Charities across the UK are suffering from the lowest ever number of doorstep donations as scam artists organise bogus doorstop charity collections and criminals steal legitimate donation sacks.
The number of donations received in this way is down by more than half since 2008.
This year doorstop donations made up 18% of total donations to charity shops, compared to 24% in 2011, 40% in 2009 and 52% in 2008, according to research from the Charity Retail Association.
This year's results are the lowest ever recorded. One of the main reasons given is the rise in scam artists running bogus collection services.
We've reported on this kind of scam before and it seems the problem is not going away.
Scam artists post leaflets advertising charity doorstop collections. They then collect these bags of goods on the selected day and as the charity is in fact fake, the conmen steal the goods, robbing genuine charities of them.
How to tell if a doorstop collection is genuine
The reason these types of scam are so successful is because it can be hard to tell the genuine from the fake when it comes to charities.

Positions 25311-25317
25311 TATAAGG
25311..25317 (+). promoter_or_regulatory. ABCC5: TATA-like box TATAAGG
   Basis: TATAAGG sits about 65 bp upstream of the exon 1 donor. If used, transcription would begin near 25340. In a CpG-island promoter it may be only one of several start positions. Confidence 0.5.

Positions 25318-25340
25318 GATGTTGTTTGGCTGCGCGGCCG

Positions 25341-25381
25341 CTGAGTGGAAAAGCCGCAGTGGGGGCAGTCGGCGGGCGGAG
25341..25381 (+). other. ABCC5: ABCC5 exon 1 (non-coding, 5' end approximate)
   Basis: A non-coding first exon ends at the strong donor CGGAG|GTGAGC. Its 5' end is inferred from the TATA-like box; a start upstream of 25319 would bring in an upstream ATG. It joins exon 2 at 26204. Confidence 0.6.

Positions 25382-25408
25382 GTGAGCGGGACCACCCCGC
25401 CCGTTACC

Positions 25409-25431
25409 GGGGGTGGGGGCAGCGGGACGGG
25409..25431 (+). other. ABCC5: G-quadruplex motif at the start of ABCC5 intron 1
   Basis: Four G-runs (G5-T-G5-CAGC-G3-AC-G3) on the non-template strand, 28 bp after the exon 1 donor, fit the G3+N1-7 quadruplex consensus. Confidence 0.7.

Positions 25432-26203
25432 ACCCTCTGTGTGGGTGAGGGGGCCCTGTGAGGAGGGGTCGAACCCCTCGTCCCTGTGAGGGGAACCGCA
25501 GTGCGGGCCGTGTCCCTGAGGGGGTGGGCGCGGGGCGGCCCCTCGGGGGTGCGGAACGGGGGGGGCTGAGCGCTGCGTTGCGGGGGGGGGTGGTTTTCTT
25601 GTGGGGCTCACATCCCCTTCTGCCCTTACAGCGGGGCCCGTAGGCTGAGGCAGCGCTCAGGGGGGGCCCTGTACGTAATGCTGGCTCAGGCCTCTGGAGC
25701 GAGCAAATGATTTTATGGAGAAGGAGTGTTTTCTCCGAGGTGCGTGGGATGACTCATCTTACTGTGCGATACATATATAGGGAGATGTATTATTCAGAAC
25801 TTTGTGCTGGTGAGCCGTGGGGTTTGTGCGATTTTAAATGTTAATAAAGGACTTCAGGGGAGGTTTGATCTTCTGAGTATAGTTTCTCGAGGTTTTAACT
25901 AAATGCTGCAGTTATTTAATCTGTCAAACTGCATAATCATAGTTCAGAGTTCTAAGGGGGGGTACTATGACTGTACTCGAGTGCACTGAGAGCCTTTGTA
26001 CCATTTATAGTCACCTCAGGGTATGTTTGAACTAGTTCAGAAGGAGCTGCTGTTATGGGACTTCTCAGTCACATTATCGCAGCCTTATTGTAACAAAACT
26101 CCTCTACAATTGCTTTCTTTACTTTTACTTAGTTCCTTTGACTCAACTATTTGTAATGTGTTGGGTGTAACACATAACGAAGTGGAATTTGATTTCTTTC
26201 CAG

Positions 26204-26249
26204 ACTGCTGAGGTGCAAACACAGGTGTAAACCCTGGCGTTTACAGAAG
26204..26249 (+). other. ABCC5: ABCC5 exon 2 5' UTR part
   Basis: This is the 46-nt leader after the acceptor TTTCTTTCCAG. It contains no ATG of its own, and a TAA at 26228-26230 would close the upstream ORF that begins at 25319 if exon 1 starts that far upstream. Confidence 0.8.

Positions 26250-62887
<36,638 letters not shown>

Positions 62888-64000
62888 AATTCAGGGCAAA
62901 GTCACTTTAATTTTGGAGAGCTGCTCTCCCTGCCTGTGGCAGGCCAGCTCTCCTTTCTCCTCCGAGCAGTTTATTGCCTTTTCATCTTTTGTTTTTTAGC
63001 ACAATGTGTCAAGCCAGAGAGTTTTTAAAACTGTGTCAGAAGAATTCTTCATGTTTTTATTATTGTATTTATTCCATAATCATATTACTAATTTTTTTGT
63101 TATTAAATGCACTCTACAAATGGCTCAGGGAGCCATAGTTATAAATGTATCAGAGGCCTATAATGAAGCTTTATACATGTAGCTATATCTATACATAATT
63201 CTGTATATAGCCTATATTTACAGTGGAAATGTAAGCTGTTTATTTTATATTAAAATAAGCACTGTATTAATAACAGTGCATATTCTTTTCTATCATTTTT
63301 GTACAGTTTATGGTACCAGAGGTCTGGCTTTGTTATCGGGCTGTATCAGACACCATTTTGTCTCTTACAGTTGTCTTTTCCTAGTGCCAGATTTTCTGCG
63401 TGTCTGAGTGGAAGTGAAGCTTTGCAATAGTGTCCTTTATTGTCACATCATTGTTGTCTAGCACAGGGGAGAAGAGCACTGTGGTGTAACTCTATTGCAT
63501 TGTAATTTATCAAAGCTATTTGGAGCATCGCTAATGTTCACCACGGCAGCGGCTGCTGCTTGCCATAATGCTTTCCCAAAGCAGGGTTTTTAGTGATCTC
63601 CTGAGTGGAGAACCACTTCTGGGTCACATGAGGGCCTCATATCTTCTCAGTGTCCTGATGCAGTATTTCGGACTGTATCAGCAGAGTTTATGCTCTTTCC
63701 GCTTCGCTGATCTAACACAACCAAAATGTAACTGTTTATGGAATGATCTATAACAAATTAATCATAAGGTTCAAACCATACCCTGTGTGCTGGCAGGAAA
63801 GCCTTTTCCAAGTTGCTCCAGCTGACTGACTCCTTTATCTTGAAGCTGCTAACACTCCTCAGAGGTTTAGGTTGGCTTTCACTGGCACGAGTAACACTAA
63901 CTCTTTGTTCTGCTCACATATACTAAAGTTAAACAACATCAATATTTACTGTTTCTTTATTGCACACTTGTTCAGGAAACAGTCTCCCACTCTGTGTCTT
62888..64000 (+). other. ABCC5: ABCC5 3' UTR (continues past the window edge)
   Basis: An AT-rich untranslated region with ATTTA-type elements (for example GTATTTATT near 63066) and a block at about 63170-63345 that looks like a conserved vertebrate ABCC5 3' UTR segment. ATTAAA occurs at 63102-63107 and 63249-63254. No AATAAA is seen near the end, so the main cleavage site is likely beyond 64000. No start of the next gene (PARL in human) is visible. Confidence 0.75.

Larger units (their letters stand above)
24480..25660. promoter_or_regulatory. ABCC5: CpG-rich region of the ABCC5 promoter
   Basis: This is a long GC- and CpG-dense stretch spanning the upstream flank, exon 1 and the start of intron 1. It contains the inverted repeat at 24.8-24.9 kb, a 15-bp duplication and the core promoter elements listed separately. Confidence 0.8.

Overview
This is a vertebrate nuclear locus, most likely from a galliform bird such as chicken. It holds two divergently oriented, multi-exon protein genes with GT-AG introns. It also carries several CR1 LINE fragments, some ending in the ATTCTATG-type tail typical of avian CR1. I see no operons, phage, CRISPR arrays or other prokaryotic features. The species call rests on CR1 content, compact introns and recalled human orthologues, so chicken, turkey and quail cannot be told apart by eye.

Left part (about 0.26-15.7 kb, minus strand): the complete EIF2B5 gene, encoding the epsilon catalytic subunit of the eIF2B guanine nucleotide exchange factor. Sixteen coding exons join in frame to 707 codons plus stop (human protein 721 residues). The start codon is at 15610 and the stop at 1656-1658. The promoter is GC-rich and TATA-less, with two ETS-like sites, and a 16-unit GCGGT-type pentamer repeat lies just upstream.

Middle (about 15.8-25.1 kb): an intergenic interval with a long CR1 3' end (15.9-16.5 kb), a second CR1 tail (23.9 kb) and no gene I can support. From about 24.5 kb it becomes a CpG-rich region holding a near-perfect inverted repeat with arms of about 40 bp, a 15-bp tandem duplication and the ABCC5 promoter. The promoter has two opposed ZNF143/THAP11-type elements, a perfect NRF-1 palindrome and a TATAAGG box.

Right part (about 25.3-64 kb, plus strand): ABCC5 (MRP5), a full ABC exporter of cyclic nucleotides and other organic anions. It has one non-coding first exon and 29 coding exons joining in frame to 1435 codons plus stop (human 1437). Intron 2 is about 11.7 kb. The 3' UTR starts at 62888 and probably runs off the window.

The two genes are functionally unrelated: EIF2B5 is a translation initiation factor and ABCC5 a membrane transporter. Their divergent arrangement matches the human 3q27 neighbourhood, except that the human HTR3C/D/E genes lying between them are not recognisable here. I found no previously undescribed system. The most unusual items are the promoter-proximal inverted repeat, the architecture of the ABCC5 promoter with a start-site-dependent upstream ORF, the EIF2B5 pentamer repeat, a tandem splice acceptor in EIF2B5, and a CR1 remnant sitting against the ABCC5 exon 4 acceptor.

The first thing to look for is a registered charity number which should be listed on the leaflet. Once you've found this check it on the Charity Commission website or by calling 0845 300 0218 to make sure it's genuine.
Another check to make is to see if the charity is actually named. If there are vague phrases such as 'help for families in need' or 'sick children at Christmas' it's probably fake.
There should be contact details on the leaflet or the bag so check these actually work by testing the website or phone number.
If you're still not convinced go to the charity shop in question and donate your goods by hand. Many charities will also come to your house if you have big, bulky items to donate.
This is the most efficient way to know your charity is benefiting from your unwanted belongings and they're not being given to a scam artist.
Report the criminals
If you suspect a leaflet or a bag to be fraudulent then report it to your local Trading Standards department and the local police.
Suspicious behaviour, such as branded charity bags going into an unbranded van, also needs to be reported so if you see anything like this then ring the police and give as much details as possible.
On the Charity Retail Association website there is also a tool for reporting this kind of criminal activity.